During the following days after a rainfall event, however, the inherent complexities in land–atmosphere interactions might make these processes more complicated. For instance, soil moisture is proved to have profound impacts on land–atmosphere interaction due to its long memory8. It could impact cloud formation in the aftermath of a precipitation event even without any rainfall in the following several days. Gradual drying of the soil after a rainfall event has been found to impact the land–atmosphere feedback at lags between 4 and 8 days11. To quantify impacts of rainfall on temperature in the following days, we contrast the surface energy terms between two composites: a wet precondition composite requiring five consecutive non-precipitating days following a rainfall event and a dry precondition composite requiring five consecutive non-precipitating days following prior five consecutive non-precipitating days. The prior five consecutive non-precipitating days in dry precondition composite are adopted here to minimize the influence of preceding rainfall events (see “Methods”). This classification makes the two composites independent of each other and thus enables us to quantify the rainfall impact on temperature. Compared with dry precondition, surface temperature after the rainfall is about 2.8 K lower under wet precondition, which, from the surface energy budget, is primarily associated with the enhanced latent heat fluxes (Supplementary Table 3). Larger cloud fraction is noted under wet precondition, particularly, shallow cumulus is more prevalent due to the strong coupling with soil moisture (Fig. 4c). In contrast, shallow cumulus is rather limited under dry precondition (Fig. 4d). This indicates that soil properties and land surface processes after the rainfall infiltration can indirectly regulate the subsequent low cloud formation. These features are also evident in the evolution of other variables in the surface energy budget (Supplementary Fig. 3). Low clouds gradually decrease to a level (~5%) similar to that in the dry composite 3 days after a rainfall event. This is likely due to the subsequent gradual evaporative drying of the soil in the absence of additional precipitation. One thing worth noting is that despite the larger cloud fraction under wet precondition, there is more downward solar radiation near the surface (Supplementary Table 3). This lies in the seasonal variation of the solar insolation at the top of the atmosphere. It decreases progressively from June to September. And wet precondition composite has larger proportion in June (28.6%) than dry precondition composite (6.8%). In fact, the scaled surface downward shortwave radiation increases gradually to that under dry precondition, consistent with the evolution of cloud fraction (Supplementary Fig. 3e). These results imply that except the immediate temperature drop on rainy days, such an impact could last for several days in the aftermath of a precipitation event due to the land–atmosphere interaction mediated by soil moisture. Other properties, like the lower atmosphere’s aerodynamic resistance and humidity saturation deficit, could complicate the strength of land–atmosphere coupling11, 27.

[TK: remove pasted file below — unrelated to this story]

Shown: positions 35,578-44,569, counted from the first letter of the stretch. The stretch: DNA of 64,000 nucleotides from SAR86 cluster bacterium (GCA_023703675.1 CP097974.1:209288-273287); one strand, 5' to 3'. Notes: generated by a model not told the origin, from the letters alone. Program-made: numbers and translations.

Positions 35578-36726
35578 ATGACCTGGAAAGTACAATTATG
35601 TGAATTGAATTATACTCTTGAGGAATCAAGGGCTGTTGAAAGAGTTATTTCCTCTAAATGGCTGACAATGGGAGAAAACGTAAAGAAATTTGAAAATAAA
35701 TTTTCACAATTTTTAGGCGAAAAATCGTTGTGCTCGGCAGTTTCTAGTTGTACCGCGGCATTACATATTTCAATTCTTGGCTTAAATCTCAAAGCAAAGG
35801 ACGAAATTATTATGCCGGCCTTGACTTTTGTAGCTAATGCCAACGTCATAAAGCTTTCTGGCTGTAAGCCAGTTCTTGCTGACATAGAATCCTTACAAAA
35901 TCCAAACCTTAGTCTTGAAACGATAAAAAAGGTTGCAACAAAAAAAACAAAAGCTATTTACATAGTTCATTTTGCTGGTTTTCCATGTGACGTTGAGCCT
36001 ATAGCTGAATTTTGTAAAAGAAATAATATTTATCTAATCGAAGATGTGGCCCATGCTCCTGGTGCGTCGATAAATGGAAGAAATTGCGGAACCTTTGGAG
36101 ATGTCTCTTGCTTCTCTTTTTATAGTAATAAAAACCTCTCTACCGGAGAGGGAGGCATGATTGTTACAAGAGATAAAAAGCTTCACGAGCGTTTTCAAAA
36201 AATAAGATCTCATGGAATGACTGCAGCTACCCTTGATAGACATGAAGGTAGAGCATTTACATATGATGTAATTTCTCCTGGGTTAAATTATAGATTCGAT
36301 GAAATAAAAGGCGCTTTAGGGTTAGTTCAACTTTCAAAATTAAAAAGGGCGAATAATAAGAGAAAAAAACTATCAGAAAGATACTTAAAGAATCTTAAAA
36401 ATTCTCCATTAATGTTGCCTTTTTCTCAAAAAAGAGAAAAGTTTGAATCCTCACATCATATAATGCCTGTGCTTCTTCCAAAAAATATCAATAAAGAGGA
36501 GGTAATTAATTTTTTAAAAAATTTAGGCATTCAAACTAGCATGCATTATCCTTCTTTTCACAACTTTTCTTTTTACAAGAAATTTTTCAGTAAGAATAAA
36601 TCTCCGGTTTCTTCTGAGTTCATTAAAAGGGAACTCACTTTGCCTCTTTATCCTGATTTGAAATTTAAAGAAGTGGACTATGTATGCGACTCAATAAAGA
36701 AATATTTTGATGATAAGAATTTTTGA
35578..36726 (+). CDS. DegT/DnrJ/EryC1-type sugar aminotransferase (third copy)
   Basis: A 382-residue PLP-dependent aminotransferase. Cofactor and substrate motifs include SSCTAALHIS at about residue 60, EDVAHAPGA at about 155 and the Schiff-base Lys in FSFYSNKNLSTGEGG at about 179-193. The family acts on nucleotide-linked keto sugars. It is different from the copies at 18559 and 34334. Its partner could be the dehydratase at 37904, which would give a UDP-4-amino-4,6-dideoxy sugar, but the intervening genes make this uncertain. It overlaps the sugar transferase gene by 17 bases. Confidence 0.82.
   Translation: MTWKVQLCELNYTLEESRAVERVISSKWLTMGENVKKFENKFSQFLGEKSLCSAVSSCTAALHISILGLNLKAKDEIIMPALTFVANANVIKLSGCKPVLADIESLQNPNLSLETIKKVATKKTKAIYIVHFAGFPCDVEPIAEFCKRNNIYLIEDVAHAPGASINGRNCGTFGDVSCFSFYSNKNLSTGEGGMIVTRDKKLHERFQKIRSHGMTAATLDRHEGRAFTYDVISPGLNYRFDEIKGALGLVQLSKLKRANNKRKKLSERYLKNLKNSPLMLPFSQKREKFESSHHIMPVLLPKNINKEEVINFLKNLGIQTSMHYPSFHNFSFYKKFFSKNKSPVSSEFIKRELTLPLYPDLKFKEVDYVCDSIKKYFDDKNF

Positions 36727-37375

The above analyses indicate that if a rainfall event, especially a large episode, is missed in the model, the associated surface temperature decrease would be misrepresented through complex land–atmosphere interactions on different time scales. The initial dry bias acts as the source of the eventual simulated warm bias, which is amplified by other model deficiencies, such as underestimated shallow cumulus and misrepresented soil moisture processes, among others. These results provide strong evidence that one culprit of the systematic warm and dry biases in climate models is likely a combination of the inability of climate models in simulating the strong precipitation events caused by the mesoscale convective systems with other potential model deficiencies. The CUS happens to be located in a region where these convective systems occur more frequently than in other regions16, 17 and where the surface is moisture limited that allows strong land–atmosphere feedbacks1, 10. The inherent limitation of current models in capturing these convective systems and the two ingredients of climate regime over the CUS—the mesoscale systems and the strong land–atmosphere coupling—can conspire to create the systematic model biases over the CUS.

Correction for projected temperature